Farmers Markets Sprout In Arkansas' Urban Areas

by Jan Cottingham  on Monday, Mar. 24, 2014 12:00 am  

“It’s going to be a big, huge plaza, a European-style farmers market,” Armstrong said. “It’s going to be really awesome.”

In Bentonville, Dallison said, “It’s pretty amazing how this farmers market has grown.” The market, now in its 39th year, has increased its offerings just as others have. “We have pork, beef, chicken, lamb, turkey, and I think I have a vendor bringing in goat this year,” she said. “It’s almost like you could do all of your shopping at the market if you planned ahead.”

The market, held at the city’s downtown square, has been the beneficiary of consumers’ increased interest in where their food comes from as well as increased tourism to the region.

Greater tourism has helped in particular the market’s craft vendors. Tourists “want a little piece of Arkansas that’s handmade by someone in Arkansas,” Dallison said.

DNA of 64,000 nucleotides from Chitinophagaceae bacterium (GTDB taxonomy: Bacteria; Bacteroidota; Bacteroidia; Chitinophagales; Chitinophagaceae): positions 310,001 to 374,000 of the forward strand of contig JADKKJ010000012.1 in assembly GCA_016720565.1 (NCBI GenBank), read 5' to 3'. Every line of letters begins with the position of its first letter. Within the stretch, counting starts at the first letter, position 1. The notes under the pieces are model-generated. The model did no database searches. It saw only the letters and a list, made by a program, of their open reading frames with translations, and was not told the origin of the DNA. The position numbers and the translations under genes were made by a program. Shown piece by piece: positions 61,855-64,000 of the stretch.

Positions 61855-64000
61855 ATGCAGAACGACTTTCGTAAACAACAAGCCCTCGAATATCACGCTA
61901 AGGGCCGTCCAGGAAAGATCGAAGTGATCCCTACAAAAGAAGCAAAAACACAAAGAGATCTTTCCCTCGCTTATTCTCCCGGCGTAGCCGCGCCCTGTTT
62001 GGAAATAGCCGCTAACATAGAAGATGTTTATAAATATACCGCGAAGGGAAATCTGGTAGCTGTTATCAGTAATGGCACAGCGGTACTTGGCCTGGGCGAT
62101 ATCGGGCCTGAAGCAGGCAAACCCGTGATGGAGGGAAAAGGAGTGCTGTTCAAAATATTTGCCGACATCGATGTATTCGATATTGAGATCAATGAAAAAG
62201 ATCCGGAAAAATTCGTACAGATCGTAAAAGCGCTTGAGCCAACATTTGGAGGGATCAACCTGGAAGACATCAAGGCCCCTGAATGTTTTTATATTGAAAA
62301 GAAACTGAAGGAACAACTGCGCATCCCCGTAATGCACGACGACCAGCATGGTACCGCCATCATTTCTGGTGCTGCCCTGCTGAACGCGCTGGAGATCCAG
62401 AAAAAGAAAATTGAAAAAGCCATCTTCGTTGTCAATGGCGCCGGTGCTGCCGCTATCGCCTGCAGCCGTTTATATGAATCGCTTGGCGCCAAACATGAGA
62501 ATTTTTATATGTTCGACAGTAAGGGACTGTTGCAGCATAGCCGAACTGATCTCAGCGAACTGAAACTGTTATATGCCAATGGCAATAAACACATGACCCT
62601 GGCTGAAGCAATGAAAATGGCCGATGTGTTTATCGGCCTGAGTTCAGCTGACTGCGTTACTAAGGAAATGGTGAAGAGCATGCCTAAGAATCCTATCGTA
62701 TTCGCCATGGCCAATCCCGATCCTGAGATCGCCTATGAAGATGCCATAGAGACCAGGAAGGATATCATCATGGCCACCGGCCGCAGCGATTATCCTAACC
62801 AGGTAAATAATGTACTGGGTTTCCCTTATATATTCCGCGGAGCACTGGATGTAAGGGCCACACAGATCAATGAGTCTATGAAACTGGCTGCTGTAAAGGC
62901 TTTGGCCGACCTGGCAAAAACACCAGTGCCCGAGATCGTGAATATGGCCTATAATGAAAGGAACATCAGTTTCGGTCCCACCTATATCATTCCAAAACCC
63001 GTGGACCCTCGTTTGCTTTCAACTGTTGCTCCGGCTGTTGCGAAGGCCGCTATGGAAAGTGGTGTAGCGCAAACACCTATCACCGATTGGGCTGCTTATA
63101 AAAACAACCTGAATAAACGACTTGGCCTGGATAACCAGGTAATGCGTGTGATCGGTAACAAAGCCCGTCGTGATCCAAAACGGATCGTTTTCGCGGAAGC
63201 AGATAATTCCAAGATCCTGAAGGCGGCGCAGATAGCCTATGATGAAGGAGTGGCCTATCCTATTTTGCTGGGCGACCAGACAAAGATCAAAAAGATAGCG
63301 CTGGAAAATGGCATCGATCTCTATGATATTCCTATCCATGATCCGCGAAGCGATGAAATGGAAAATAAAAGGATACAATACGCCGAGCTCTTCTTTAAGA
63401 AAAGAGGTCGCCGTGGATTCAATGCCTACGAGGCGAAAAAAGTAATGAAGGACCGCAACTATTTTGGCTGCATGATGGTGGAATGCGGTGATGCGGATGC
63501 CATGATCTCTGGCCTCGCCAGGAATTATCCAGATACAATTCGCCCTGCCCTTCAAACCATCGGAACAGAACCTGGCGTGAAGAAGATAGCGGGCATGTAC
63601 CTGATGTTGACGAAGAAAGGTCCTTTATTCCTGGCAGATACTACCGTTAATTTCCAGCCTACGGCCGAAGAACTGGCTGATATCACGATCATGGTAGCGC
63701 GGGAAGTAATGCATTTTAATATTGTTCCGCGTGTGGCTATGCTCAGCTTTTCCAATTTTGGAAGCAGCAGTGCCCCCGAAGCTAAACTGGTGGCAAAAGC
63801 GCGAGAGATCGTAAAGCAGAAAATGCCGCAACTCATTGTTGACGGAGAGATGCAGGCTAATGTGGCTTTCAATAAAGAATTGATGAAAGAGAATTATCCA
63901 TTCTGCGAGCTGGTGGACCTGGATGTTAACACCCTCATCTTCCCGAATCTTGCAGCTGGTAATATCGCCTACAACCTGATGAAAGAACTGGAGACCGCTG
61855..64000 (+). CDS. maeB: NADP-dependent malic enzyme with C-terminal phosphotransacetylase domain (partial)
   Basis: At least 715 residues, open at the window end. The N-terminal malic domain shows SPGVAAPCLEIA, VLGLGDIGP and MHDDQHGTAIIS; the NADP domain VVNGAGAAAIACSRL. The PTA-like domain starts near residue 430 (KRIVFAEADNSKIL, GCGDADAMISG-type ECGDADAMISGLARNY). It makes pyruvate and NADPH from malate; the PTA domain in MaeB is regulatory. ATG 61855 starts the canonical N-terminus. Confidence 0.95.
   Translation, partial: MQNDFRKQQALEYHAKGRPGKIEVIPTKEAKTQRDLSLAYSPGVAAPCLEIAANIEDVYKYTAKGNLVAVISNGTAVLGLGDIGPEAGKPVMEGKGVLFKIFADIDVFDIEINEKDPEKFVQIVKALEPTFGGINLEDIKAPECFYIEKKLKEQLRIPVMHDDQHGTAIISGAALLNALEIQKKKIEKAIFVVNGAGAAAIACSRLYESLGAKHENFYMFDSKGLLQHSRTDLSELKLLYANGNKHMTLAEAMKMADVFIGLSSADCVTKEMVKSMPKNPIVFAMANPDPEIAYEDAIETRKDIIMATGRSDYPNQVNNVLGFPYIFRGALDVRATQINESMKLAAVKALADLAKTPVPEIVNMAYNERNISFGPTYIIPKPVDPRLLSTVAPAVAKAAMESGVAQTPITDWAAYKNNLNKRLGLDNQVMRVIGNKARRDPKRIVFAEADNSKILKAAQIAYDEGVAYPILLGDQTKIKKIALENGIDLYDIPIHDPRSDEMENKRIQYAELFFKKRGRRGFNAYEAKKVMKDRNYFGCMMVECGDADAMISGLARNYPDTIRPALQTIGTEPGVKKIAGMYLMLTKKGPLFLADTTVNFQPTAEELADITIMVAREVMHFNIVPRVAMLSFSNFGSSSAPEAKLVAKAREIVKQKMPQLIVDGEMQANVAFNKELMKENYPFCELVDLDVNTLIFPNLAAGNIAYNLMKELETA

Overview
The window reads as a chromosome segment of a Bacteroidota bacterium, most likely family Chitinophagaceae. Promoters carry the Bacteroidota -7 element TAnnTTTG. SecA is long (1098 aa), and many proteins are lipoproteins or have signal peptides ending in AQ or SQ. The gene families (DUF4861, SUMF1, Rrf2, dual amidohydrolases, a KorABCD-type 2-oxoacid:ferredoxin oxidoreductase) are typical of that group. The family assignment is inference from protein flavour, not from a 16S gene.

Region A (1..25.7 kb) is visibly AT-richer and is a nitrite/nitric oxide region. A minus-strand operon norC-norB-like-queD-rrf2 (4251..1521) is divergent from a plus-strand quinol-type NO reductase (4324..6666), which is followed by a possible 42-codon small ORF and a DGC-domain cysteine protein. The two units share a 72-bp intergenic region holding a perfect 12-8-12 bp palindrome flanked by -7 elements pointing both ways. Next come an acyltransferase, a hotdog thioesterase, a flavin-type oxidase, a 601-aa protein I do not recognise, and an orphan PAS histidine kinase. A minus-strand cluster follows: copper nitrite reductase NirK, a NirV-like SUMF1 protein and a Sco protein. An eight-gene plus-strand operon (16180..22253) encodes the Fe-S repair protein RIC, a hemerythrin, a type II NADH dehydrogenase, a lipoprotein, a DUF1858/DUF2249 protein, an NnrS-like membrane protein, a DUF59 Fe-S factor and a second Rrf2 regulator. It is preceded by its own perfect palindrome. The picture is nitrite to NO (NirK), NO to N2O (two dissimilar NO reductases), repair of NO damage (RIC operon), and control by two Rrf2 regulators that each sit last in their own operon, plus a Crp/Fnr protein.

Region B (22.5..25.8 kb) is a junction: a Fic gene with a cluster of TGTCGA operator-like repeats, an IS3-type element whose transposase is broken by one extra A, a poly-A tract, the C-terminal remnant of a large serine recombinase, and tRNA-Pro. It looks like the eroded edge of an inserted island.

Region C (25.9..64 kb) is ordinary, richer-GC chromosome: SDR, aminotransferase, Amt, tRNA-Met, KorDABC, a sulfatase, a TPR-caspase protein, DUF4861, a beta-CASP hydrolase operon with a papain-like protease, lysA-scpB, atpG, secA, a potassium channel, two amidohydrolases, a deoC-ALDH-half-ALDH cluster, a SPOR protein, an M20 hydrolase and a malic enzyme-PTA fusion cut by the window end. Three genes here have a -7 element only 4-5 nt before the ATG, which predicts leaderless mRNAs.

The Fayetteville Farmers Market just down the road will have more than 100 vendors this season, along with musicians, face painters and street performers, as well as a new food truck.

In Little Rock, the Hillcrest neighborhood has benefited from a farmers market that’s open year-round, the Hillcrest Farmers Market at Pulaski Heights Baptist Church. A more diverse selection of products — poultry, baked goods, other prepared foods — that can be sold throughout the year has enabled the shift.

The Rev. Carolyn Staley, who this year is leaving her role as market manager, said residents have expressed appreciation for a location that serves as a neighborhood square as much as anything.

Taylor has seen a surge in young people wanting to become “farmers market farmers” in central Arkansas and northwest Arkansas, while in other parts of the state the population of farmers is dwindling as they grow older. “There’s just no one to take their place,” he said.

Taylor said there seems to be more support in central Arkansas for growers who want to produce for farmers markets. “If someone is selling at a farmers market and they mention that they’re looking to expand or would like to farm some more ground, that word gets around, where I think in some of these other areas it doesn’t.”

Armstrong thinks there’s a healthy future for farmers markets: “People love farmers. You’ve got to eat.”

 

 

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